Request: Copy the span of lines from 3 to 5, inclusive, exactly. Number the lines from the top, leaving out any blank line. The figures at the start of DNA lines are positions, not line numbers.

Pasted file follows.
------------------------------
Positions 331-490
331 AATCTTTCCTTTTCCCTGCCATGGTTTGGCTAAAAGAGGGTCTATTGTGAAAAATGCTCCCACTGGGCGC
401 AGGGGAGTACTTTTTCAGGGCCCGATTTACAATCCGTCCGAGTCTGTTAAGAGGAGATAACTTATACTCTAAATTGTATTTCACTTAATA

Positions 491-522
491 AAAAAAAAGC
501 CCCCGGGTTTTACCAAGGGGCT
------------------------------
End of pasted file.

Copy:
401 AGGGGAGTACTTTTTCAGGGCCCGATTTACAATCCGTCCGAGTCTGTTAAGAGGAGATAACTTATACTCTAAATTGTATTTCACTTAATA

Positions 491-522
491 AAAAAAAAGC